The Trenton Music Makers Orchestra brings together young people from second grade through high school into one community orchestra. As part of the El Sistema movement in the United States, we use music as a platform for social change. Students from twelve different schools in Trenton meet 3-4 days per week after school, with a pre-orchestra program for second and third graders, orchestra for third grade through high school, and an advanced ensemble for our most dedicated players. Our students also work on their violin, viola, cello and bass skills in studio sectionals, develop their reading, improvisation and musicianship, learn bucket drumming, and choral singing, all the while building collaboration skills, peer leadership and learning the value of a shared struggle. They perform in public regularly, and join together twice per year with the member organizations of the El Sistema NJ Alliance, playing and celebrating together as an orchestra of over 250.

Orchestra members work with professional teaching artists, and they receive their own instrument for the year, to play in the program and take home to practice. Our diverse teaching artist team includes master teachers, freelance musicians, recent college graduates and music teachers hired from the local school district. Their various strengths are a winning combination – one that serves the children’s musical and social development in an unparalleled manner.

About El Sistema
El Sistema is a game-changer for urban communities, providing opportunities for young people to participate in music making at a level that was previously out of reach. It was founded 40 years ago in Venezuela, and local programs now serve more than a million children around the world.  Participation in El Sistema-inspired programs like the Trenton Music Makers Orchestra has been shown to reduce gang participation, improve graduation rates, and provide a sense of purpose for young people.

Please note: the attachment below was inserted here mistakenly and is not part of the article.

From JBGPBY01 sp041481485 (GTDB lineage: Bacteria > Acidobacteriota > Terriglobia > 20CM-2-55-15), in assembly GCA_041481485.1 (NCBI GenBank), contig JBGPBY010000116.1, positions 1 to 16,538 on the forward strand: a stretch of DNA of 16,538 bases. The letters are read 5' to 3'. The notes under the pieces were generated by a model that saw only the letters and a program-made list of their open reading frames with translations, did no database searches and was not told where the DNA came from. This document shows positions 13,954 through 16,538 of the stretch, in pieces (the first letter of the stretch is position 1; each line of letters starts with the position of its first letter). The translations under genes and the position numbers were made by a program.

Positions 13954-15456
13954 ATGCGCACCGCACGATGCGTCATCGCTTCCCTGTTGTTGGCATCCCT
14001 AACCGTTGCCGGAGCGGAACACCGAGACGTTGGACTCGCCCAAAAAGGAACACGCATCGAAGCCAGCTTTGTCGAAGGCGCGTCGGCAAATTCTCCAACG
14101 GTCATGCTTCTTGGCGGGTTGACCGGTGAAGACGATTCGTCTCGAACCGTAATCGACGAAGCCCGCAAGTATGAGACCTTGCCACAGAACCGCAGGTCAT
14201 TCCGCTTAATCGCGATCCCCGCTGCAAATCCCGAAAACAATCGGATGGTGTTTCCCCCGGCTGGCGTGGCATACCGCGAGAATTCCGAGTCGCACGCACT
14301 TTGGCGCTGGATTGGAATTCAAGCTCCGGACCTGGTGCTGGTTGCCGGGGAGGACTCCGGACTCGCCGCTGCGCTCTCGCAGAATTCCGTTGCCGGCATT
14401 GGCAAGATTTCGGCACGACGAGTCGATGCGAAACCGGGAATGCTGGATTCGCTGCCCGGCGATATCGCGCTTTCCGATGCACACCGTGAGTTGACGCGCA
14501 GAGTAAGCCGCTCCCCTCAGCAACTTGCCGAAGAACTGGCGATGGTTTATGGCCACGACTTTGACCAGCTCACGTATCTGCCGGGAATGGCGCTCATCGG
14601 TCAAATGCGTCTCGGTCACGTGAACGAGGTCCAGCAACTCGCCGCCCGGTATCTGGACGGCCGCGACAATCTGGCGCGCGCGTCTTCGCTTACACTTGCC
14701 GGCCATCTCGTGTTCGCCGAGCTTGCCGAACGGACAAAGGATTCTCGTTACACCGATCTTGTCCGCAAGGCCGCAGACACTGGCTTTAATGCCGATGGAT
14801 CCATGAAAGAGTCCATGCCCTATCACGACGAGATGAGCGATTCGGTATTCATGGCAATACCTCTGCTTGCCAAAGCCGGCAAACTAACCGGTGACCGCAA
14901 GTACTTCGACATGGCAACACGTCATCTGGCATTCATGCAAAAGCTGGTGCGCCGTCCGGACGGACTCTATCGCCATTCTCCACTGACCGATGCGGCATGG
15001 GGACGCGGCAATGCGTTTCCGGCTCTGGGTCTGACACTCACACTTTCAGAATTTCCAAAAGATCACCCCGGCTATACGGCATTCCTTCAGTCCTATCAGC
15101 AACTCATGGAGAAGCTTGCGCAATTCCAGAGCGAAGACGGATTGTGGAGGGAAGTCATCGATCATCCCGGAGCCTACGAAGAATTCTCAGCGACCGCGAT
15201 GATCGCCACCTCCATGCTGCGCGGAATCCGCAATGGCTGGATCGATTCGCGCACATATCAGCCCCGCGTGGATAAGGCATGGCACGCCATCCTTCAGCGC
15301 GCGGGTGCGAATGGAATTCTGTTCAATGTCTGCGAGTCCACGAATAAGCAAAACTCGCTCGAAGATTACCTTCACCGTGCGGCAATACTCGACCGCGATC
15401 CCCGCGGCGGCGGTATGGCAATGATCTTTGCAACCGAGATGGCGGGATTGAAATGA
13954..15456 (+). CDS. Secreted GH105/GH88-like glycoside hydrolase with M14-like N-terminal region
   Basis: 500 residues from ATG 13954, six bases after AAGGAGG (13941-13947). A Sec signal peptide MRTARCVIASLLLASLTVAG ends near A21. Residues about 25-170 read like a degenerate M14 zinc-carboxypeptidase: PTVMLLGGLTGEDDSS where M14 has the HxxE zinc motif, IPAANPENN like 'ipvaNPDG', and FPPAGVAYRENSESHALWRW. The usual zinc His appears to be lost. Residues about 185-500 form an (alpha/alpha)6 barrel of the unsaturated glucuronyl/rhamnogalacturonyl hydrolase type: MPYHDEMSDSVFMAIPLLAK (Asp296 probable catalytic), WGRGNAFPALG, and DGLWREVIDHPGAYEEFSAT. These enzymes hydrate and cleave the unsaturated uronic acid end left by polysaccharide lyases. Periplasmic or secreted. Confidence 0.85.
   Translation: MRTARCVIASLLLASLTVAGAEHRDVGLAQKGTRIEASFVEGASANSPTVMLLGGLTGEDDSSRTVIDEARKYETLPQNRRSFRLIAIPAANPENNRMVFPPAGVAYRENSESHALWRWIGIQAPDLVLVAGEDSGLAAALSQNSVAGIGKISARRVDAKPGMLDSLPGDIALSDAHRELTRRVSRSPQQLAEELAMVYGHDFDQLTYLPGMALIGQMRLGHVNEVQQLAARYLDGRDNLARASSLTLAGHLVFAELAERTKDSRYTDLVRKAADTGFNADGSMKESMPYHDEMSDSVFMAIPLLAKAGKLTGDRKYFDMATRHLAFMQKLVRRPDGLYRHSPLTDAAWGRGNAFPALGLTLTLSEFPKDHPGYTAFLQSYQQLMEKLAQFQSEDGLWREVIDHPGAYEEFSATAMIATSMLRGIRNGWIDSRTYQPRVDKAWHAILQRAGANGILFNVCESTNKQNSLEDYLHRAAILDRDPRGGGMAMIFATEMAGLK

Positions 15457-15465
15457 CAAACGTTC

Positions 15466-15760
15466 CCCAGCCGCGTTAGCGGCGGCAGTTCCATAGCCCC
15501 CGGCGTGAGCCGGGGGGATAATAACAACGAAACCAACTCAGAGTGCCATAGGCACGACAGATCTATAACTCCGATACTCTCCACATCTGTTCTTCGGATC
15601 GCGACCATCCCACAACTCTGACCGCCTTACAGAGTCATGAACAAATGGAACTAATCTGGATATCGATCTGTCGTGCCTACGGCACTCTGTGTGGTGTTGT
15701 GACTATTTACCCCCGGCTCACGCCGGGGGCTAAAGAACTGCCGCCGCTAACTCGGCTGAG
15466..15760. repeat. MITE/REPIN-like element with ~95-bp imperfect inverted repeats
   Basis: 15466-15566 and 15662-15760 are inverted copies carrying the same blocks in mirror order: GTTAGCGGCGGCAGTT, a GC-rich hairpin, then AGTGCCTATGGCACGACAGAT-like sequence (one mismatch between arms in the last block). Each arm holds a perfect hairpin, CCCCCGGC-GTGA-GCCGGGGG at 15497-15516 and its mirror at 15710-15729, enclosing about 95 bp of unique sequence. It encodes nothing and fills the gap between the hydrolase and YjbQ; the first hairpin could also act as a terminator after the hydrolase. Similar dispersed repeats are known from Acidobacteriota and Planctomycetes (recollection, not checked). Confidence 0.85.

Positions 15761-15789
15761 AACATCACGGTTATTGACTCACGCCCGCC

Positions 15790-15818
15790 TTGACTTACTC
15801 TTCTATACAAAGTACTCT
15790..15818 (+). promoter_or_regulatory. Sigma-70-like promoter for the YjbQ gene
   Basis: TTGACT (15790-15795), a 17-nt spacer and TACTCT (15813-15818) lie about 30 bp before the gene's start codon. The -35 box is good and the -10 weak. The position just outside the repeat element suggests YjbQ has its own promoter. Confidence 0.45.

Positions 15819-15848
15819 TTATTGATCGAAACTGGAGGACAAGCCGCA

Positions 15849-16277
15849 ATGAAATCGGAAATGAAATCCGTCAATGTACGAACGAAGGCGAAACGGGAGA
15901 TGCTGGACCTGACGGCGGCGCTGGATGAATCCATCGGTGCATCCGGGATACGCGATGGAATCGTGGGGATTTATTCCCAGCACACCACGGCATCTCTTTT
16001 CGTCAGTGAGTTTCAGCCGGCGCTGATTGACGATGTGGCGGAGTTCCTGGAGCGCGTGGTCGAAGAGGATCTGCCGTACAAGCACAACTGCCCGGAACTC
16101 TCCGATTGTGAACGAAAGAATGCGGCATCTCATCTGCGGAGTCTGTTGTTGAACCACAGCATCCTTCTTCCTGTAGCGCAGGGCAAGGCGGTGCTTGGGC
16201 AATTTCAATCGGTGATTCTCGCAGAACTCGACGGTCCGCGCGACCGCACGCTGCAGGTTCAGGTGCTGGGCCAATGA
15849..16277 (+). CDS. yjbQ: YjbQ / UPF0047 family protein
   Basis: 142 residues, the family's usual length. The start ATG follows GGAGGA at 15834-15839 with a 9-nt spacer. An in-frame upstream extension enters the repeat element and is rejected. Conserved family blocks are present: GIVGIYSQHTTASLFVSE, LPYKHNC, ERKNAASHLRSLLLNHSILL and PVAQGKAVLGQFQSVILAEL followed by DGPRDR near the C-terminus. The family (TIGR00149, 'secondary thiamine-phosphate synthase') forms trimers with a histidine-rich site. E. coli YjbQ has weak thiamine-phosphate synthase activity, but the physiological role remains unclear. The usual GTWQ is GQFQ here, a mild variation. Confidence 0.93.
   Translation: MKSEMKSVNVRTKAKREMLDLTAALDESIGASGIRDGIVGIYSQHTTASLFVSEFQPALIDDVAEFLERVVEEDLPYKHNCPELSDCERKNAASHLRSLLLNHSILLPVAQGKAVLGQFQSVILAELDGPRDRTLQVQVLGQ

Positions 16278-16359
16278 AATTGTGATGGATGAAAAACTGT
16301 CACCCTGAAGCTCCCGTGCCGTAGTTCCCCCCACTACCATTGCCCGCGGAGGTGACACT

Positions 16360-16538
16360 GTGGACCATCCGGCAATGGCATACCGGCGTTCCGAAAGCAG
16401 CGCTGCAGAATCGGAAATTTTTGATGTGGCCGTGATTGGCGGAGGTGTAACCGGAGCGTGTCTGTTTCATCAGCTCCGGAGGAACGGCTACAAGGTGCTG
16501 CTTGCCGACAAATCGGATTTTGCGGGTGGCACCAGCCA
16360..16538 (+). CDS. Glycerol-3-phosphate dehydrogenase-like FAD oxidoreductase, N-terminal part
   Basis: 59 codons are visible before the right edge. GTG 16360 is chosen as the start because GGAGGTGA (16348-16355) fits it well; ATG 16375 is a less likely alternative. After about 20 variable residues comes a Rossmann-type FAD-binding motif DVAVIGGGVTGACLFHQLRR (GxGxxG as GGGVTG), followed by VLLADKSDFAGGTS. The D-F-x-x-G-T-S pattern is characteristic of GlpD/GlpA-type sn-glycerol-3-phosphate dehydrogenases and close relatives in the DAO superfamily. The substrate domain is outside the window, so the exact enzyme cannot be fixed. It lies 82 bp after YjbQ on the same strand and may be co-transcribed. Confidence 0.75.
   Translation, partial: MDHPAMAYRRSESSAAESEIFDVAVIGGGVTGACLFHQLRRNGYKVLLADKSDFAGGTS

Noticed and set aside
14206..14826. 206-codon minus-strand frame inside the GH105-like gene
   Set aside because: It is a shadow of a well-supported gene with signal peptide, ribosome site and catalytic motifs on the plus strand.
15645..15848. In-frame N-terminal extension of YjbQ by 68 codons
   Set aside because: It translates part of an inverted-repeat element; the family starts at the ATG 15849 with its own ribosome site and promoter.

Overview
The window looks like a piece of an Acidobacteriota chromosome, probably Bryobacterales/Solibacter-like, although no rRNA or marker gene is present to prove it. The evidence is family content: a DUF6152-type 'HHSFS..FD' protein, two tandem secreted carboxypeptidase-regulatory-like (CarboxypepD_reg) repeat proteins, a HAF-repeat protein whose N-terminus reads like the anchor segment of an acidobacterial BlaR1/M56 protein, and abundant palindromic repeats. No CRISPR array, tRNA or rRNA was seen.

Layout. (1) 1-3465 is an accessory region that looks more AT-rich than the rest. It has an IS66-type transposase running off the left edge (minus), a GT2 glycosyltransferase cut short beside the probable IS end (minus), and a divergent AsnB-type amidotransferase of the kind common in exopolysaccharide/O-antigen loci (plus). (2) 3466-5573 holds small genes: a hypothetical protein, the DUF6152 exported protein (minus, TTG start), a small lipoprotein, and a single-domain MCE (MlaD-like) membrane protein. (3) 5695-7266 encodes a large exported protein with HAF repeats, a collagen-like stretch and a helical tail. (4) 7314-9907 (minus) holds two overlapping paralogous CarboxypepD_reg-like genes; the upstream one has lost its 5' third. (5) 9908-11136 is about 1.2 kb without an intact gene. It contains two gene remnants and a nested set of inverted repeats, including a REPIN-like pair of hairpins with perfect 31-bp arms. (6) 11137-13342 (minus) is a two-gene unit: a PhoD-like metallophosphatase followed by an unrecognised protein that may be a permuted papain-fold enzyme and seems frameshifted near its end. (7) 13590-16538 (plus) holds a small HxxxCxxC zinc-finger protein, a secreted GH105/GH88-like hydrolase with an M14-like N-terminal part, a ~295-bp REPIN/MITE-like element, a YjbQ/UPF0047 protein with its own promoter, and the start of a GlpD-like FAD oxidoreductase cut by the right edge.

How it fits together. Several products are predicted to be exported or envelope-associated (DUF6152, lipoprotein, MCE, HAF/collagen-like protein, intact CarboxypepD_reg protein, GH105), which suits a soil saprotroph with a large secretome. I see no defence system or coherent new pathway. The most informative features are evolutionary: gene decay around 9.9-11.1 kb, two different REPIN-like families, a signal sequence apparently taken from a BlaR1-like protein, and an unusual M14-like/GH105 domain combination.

In 2009, founder José Antonio Abreu was awarded the prestigious TED Prize, with a multi-million dollar grant that led to the founding of El Sistema USA, and training programs for leaders of this movement at New England Conservatory and Bard College. Since that time, Sistema programs have begun to flourish in major cities throughout the country. Millions of Americans were introduced to El Sistema by a 60 Minutes segment that aired on April 13, 2008, and have been following the movement as it grows. It is also now recognized for developing world-renowned musicians, such as Gustavo Dudamel, Music & Artistic Director of the Los Angeles Philharmonic - who met with Trenton Music Makers just last year!

The orchestra is the only group that comes together with the fundamental purpose of agreeing with itself.
— José Antonio Abreu (1939-2018), El Sistema founder

Why It Works
Music-making is a natural community builder. An orchestra is a team of one’s peers. Learning how to perform in harmony with others and contributing to the a common goal is an important ingredient in personal success. And as Trenton Music Makers youth also learn, music-making is the most fun you can have when you are working hard. The direct benefits of personal dedication serve their own growth, and support the experience of everyone around them.